Colorado: the consequences of cannabis legalization?
Colorado publishes a report detailing the evolution of consumption trends, 8 years after the legalization of cannabis in the state.
The report, released in July, is made up of data and statistics analyzing the impact that the introduction of cannabis laws has had on everyone’s consumption patterns and how the laws have been applied.
One notable change would be the sharp decrease in the number of complaints filed. Between 2012 and 2019, the report indicates that “the number of cannabis-related complaints decreased by 55%, from 9,925 to 4,489”. Another finding made, the arrests, which are a great debate in the United States, creating a racial war and many injustices, also decreased sharply. They fell by 68% between 2012 and 2019, from 13,225 to 4,290. The racial struggle is not over, however, according to statistics, blacks are always arrested twice as much as whites within the state. These consist violent habits that discriminate against a minority that is subject to the same laws as the rest of the population.
On consumption, the report says, “In 2019, 19% of adults reported using marijuana in the past 30 days, up from 13.4% in 2014, a significant increase.” Surprisingly, adults aged from 26 to 34 are the biggest users, with 30% of them having used cannabis in the past 30 days. They are, however, closely followed by 18-25 year olds with 28.8%, then 35-64 year olds with 17.3%.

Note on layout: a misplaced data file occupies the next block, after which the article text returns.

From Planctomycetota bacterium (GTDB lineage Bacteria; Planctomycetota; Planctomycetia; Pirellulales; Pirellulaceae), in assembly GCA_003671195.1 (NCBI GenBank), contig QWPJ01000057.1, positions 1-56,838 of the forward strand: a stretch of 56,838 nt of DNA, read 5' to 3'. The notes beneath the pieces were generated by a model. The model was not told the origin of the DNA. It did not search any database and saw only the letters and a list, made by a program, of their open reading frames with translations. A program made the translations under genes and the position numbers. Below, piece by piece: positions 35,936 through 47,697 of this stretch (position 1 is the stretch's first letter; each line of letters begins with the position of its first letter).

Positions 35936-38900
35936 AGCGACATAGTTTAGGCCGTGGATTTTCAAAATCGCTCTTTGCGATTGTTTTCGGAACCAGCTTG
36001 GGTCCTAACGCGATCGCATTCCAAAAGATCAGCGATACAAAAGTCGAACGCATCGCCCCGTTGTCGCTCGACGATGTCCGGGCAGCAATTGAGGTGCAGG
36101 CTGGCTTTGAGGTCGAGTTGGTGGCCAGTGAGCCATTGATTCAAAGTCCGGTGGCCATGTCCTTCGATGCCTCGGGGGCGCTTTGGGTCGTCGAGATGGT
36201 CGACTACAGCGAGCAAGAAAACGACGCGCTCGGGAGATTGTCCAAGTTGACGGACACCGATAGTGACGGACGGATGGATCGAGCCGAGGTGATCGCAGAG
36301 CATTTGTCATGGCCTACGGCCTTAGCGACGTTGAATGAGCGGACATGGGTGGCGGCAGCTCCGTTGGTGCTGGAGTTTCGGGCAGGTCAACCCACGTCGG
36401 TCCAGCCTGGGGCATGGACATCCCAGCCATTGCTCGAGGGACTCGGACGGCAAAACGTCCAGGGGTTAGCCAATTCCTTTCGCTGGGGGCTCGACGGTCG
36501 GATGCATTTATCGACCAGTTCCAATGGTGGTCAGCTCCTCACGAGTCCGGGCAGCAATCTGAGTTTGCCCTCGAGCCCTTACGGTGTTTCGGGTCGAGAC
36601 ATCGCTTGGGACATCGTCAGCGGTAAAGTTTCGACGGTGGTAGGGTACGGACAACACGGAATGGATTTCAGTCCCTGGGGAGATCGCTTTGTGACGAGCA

Consumption patterns have also changed, according to the report: Those who report smoking cannabis flowers have decreased from 87.2% of users in 2016 to 76.1% in 2019. This can be compared to the increases in eating/drinking (35.2% in 2016 to 43% in 2019), vaping (22.9% in 2016 to 32% in 2019).»
Legalization therefore appears to be a real source of progress, both for consumers and for justice. However, even if the laws tend towards social equity, injustice is still noticable, leading to questions about a certain culture of violence in the United States.